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Current United States medical protocol

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posted on Feb, 13 2012 @ 01:48 PM
I'm very angry lately about how medical issues are handled in our great country. It's either doctors knowing nothing or the insurance company giving you the runaround. I'm having good mind to blame the way our medical system works on killing my grandfather, almost killing my grandmother, and now putting my uncle in great danger to his health. Back in July, my grandfather died in the hospital at the ripe age of 69 from what started as Leukemia. Before he got his diagnosis of Leukemia in the ER a couple weeks before, doctors had been telling him on regular blood tests before then that his results were fine and that there was nothing to do about it.

They were obviously way wrong because he was pretty much dying when we took him to the ER, they gave hi ma transfusion and told him his white cell count was extremely high and told him he probably had Leukemia (which he did). If he had gotten help sooner, he may not have been as ill and would've had a better chance of fighting off the pneumonia he got after his first cancer treatment (and then he died not much later of total organ failure while in the ICU
) .

My grandmother had a blood clot in her lung just at the end of December and was in the hospital over Christmas. Not only did they delay treatment of something that serious, but she'd also had a heart attack (which she survived somehow. She's a very tough cookie) . While she was in there, they also didn't take into account that she had diabetes and were serving her starch filled meals and giving her SUGAR with the meals. If a hospital has someone's medical record, wouldn't they notice something that stands out such as diabetes? She actually had to TELL them she had it so that they would start taking better care of her and stop giving her starchy foods.

My recent grievance is with my uncle. He got a blood sugar test from my grandmother a couple weeks ago because he's been feeling really weak and sick lately. She said his blood sugar was up to 400 and something and so my aunt took him to multiple doctors. The doctors said he has a gull stone in the duct of his gull bladder along with diabetes. The thing that angers me? They delayed any further action for two weeks to "review" test results. During this time he's JAUNDICING, and they still ignore it and put him off for weeks until he can get treatment. If something were wrong with someone's liver as well, wouldn't they rationally say they need to act right away?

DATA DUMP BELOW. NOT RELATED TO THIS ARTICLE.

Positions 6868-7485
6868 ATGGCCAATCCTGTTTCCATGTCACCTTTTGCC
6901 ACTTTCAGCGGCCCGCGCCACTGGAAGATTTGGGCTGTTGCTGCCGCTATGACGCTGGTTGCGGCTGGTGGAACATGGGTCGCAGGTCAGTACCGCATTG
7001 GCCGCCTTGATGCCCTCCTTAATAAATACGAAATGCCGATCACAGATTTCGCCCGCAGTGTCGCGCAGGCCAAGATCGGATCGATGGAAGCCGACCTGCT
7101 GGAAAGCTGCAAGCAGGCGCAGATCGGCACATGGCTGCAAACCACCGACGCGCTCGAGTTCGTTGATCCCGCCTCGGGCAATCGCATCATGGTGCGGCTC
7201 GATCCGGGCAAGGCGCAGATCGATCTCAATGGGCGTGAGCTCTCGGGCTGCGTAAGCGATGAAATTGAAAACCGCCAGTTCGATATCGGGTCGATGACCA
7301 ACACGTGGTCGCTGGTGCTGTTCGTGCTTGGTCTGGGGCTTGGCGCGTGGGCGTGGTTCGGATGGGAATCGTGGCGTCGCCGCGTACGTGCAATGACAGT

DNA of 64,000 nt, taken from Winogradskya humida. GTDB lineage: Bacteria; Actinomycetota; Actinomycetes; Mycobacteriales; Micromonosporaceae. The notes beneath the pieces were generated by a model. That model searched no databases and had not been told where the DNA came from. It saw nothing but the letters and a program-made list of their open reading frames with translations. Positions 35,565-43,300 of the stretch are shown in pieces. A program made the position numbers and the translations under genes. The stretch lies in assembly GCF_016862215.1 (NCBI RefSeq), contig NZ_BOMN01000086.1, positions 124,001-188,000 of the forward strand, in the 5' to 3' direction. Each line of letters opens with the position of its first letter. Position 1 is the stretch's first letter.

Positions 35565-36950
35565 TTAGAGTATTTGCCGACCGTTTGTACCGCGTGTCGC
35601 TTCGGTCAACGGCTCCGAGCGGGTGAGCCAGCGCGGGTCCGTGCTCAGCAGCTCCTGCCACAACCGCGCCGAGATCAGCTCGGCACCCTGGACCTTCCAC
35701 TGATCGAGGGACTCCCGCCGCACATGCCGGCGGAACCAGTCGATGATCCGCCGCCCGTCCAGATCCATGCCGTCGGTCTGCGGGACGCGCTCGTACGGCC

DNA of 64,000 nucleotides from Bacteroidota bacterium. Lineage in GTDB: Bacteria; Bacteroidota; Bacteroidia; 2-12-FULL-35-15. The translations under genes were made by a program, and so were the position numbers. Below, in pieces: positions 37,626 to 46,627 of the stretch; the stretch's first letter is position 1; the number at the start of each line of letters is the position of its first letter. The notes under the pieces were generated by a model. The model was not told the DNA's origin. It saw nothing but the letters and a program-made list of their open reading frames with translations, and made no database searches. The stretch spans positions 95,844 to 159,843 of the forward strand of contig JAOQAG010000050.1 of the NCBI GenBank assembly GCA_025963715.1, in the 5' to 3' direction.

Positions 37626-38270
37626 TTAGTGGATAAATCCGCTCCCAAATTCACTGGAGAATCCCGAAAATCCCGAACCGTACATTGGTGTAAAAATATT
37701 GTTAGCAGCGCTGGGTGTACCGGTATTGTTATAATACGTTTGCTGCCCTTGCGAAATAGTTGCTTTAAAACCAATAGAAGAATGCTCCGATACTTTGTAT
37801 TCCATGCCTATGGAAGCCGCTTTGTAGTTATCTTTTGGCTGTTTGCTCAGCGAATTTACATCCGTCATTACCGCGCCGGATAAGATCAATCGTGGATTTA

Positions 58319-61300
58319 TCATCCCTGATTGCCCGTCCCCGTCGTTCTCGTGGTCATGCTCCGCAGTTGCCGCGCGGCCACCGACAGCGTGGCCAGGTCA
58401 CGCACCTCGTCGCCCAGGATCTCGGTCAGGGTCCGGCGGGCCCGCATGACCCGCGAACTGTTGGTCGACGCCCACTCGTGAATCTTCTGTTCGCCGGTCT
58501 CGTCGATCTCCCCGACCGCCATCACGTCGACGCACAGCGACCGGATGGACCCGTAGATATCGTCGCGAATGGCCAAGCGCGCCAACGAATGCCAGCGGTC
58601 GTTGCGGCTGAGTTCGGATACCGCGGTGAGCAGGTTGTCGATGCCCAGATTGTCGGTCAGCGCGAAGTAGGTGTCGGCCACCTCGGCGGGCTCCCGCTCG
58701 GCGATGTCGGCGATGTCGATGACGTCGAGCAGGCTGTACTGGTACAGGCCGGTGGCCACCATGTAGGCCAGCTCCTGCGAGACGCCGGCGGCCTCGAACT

Just from personal family experience, I think something needs to be done to improve healthcare. I mean, why the bad test results? Why the delays in treatment in this country? Go to the doctor, get tests done, wait multiple weeks to find out what's wrong with you even if it's highly serious and needs to be taken care of ASAP. I just don't get it. Come on America, step it up enough people have died now because of things like this.

posted on Feb, 13 2012 @ 02:09 PM
You ain't seen nothing yet. We are still in the very early stages of obamacare. Just wait, it will get much worse.

posted on Feb, 13 2012 @ 02:12 PM
Act too fast and you're wrong get sued. Act too slow and you're get sued. Limitations on what you can and can not do or have from insurance companies executives. Its either fear of litigation or insurance denial of payment that is tying all of healthcare hands.

As for your grandmother....just because she had been to that hospital before doesn't mean they know she's diabetic. If it was a different physician treating her and it was private practice as opposed to a hospitalist physician or a different private practice doctor this time....there is no sharing of information. HIPPA laws were developed to protect patient privacy, but it can cause issues like she had because information isn't shared without filling out forms and other red tape.

You almost have to tell whoever is treating you your full medical history each time if its a different doc than before.

But I agree. Care is not improving. And it should be.

posted on Feb, 13 2012 @ 02:19 PM
reply to post by Myomistress

I completely understand where you're coming from and I sympathize with you and your family as I have been through similar situations personally with my father who passed of Prostate Cancer at the Veterans Medical Center in 2007.

But, as the poster further up said, "You ain't seen nothing yet".

Check this out:

A crucial medicine to treat childhood leukemia is in such short supply that hospitals across the country may exhaust their stores within the next two weeks, leaving hundreds and perhaps thousands of children at risk of dying from a largely curable disease, federal officials and cancer doctors say.

Shortage of Cancer Meds for children

I wish the best for your family and I sincerely hope that you find the competent medical care you and your family deserve and need.
edit on 2/13/12 by ThePublicEnemyNo1 because: (no reason given)

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